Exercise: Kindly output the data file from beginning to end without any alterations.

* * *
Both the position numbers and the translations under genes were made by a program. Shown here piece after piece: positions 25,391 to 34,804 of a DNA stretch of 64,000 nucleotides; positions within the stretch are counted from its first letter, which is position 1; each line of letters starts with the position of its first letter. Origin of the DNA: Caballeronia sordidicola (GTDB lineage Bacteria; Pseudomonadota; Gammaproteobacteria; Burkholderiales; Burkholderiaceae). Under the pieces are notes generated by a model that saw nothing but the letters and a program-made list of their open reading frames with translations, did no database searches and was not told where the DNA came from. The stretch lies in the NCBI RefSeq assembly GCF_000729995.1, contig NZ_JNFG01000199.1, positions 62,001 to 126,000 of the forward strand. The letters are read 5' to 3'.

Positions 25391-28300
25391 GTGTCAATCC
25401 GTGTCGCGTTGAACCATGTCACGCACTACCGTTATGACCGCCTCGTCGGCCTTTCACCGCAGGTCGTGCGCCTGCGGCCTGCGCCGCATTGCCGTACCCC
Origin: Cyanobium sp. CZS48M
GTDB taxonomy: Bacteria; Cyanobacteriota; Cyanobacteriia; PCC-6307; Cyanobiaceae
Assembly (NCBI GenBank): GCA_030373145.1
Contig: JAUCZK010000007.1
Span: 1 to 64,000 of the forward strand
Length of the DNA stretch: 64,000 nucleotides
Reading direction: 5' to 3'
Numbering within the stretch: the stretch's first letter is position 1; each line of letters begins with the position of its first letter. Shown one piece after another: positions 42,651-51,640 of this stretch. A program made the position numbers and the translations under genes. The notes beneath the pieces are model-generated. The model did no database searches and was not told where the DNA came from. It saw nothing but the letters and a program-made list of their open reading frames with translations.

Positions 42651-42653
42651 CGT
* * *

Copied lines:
Both the position numbers and the translations under genes were made by a program. Shown here piece after piece: positions 25,391 to 34,804 of a DNA stretch of 64,000 nucleotides; positions within the stretch are counted from its first letter, which is position 1; each line of letters starts with the position of its first letter. Origin of the DNA: Caballeronia sordidicola (GTDB lineage Bacteria; Pseudomonadota; Gammaproteobacteria; Burkholderiales; Burkholderiaceae). Under the pieces are notes generated by a model that saw nothing but the letters and a program-made list of their open reading frames with translations, did no database searches and was not told where the DNA came from. The stretch lies in the NCBI RefSeq assembly GCF_000729995.1, contig NZ_JNFG01000199.1, positions 62,001 to 126,000 of the forward strand. The letters are read 5' to 3'.

Positions 25391-28300
25391 GTGTCAATCC
25401 GTGTCGCGTTGAACCATGTCACGCACTACCGTTATGACCGCCTCGTCGGCCTTTCACCGCAGGTCGTGCGCCTGCGGCCTGCGCCGCATTGCCGTACCCC
Origin: Cyanobium sp. CZS48M
GTDB taxonomy: Bacteria; Cyanobacteriota; Cyanobacteriia; PCC-6307; Cyanobiaceae
Assembly (NCBI GenBank): GCA_030373145.1
Contig: JAUCZK010000007.1
Span: 1 to 64,000 of the forward strand
Length of the DNA stretch: 64,000 nucleotides
Reading direction: 5' to 3'
Numbering within the stretch: the stretch's first letter is position 1; each line of letters begins with the position of its first letter. Shown one piece after another: positions 42,651-51,640 of this stretch. A program made the position numbers and the translations under genes. The notes beneath the pieces are model-generated. The model did no database searches and was not told where the DNA came from. It saw nothing but the letters and a program-made list of their open reading frames with translations.

Positions 42651-42653
42651 CGT